McConaughey quickly began landing his first paid acting gigs. His big break came one night during the summer between his junior and senior years, when he struck up a conversation at a hotel bar with one Don Phillips, who was in town casting Richard Linklater's film Dazed and Confused, and was invited to audition the next morning. McConaughey won the part of Wooderson, a high school graduate who still hangs around the school trying to pick up younger girls; was dispatched before the cameras and improvised — for reasons he explains during our conversation — what has since become his catchphrase: "Alright, alright, alright." He was on his way. Just five days later he learned that his father had died of a heart attack, and he adopted another folksy catchphrase which has deeper meaning to him than is initially apparent, and which has been his guiding philosophy ever since: "Just keep livin'."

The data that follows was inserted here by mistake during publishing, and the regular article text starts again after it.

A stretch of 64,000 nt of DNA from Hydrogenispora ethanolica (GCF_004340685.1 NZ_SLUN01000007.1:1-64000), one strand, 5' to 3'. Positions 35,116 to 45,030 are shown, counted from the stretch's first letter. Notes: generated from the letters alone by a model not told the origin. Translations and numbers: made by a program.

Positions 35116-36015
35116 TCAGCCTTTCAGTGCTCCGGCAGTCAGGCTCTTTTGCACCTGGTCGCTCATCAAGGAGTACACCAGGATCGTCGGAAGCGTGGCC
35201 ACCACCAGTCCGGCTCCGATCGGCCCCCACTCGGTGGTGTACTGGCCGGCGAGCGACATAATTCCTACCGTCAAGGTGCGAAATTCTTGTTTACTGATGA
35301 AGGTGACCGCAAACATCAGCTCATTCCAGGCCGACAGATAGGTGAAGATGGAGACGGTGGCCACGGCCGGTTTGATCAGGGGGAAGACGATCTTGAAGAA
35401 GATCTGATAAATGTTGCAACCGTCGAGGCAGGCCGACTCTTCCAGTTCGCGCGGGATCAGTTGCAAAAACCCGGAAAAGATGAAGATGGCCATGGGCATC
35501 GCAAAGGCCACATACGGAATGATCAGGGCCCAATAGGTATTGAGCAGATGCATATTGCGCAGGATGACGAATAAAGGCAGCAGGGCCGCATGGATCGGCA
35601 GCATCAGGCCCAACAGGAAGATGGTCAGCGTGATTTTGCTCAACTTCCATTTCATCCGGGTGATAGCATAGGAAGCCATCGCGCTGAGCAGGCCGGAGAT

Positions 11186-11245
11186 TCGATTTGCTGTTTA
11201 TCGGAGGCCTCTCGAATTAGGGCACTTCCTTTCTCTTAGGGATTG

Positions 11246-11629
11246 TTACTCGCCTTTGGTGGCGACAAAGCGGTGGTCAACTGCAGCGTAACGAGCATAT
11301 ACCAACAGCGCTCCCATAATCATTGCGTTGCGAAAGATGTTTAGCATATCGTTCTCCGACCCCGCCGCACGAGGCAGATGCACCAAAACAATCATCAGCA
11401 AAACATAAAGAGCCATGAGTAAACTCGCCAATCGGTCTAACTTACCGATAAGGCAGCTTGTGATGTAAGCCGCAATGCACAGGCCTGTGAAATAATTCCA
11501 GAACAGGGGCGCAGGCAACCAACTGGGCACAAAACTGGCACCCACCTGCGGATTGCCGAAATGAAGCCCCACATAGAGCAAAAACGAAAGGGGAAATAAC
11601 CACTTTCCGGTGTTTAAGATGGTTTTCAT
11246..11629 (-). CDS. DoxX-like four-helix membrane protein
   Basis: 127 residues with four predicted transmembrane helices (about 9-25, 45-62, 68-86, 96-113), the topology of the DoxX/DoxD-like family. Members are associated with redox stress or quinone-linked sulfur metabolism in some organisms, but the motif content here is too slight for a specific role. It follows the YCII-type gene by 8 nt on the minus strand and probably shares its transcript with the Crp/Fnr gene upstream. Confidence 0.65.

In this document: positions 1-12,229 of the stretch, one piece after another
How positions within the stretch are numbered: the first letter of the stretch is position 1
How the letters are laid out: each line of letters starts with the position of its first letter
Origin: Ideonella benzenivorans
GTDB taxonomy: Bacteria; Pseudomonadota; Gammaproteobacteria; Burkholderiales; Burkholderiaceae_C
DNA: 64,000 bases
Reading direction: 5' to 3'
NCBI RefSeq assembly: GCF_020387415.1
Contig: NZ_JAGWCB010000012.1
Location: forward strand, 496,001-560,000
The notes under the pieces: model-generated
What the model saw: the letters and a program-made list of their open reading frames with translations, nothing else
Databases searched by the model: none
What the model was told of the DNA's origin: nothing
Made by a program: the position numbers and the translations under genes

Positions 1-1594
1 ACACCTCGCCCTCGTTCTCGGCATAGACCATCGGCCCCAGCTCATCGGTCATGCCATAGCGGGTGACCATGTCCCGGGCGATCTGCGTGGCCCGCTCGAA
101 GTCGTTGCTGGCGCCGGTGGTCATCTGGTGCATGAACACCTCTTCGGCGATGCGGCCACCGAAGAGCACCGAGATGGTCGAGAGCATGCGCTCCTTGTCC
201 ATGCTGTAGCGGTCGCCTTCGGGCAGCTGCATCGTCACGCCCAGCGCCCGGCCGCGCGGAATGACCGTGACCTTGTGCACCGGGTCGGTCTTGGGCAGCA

Soon after Dazed and Confused, McConaughey moved to Los Angeles, where, within a week, he signed with the William Morris Agency and was sent on two auditions through which he landed small parts in Angels in the Outfield (1994) and Boys on the Side (1995). Then, while working on John Sayles' Lone Star (1996), he was invited to audition for Joel Schumacher's A Time to Kill (1996), a film about a Southern lawyer defending a black man who killed the two white rednecks who murdered his daughter. McConaughey was being considered for the part of one of the rednecks, but promoted himself for the part of the lawyer and was quietly screen-tested for it. Against all odds, he was given the part, and the film turned him into a full-fledged movie star.